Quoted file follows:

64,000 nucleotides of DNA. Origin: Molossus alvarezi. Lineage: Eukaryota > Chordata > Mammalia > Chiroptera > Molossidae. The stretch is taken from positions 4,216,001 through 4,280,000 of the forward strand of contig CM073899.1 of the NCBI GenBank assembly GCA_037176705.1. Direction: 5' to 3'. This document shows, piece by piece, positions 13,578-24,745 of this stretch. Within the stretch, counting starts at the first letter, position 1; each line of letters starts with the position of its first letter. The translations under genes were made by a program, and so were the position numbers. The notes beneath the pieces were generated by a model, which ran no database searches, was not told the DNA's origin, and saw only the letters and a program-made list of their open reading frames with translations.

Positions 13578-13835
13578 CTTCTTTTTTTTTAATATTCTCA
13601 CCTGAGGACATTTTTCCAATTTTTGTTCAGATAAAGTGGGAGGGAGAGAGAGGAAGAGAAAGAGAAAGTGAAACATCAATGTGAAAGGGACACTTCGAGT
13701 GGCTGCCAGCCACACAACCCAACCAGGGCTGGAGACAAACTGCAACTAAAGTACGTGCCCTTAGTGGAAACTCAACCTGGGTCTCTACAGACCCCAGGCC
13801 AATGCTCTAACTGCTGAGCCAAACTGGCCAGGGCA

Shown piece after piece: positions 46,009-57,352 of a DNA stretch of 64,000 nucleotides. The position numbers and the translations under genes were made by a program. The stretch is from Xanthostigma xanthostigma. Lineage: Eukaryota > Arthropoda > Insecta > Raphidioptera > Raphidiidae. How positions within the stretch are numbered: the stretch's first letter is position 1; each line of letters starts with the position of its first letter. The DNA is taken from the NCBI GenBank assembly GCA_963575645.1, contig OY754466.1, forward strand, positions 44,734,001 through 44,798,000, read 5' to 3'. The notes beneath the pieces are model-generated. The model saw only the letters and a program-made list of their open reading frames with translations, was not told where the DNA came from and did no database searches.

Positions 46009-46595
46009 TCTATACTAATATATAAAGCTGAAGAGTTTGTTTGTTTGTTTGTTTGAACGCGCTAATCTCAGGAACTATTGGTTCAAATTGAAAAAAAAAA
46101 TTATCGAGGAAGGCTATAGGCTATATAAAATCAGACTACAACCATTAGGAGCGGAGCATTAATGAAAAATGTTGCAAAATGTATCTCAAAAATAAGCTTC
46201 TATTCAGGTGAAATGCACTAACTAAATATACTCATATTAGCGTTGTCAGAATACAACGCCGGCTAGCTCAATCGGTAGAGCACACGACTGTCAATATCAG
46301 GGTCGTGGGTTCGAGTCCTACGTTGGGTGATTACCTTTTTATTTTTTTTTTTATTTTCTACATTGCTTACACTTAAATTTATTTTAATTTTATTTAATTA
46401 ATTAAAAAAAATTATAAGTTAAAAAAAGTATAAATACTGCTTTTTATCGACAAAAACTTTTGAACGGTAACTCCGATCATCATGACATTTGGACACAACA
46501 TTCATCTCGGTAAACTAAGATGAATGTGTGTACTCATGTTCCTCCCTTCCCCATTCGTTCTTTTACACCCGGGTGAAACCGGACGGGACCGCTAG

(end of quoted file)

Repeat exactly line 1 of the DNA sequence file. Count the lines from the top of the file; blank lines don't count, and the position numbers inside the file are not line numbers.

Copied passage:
64,000 nucleotides of DNA. Origin: Molossus alvarezi. Lineage: Eukaryota > Chordata > Mammalia > Chiroptera > Molossidae. The stretch is taken from positions 4,216,001 through 4,280,000 of the forward strand of contig CM073899.1 of the NCBI GenBank assembly GCA_037176705.1. Direction: 5' to 3'. This document shows, piece by piece, positions 13,578-24,745 of this stretch. Within the stretch, counting starts at the first letter, position 1; each line of letters starts with the position of its first letter. The translations under genes were made by a program, and so were the position numbers. The notes beneath the pieces were generated by a model, which ran no database searches, was not told the DNA's origin, and saw only the letters and a program-made list of their open reading frames with translations.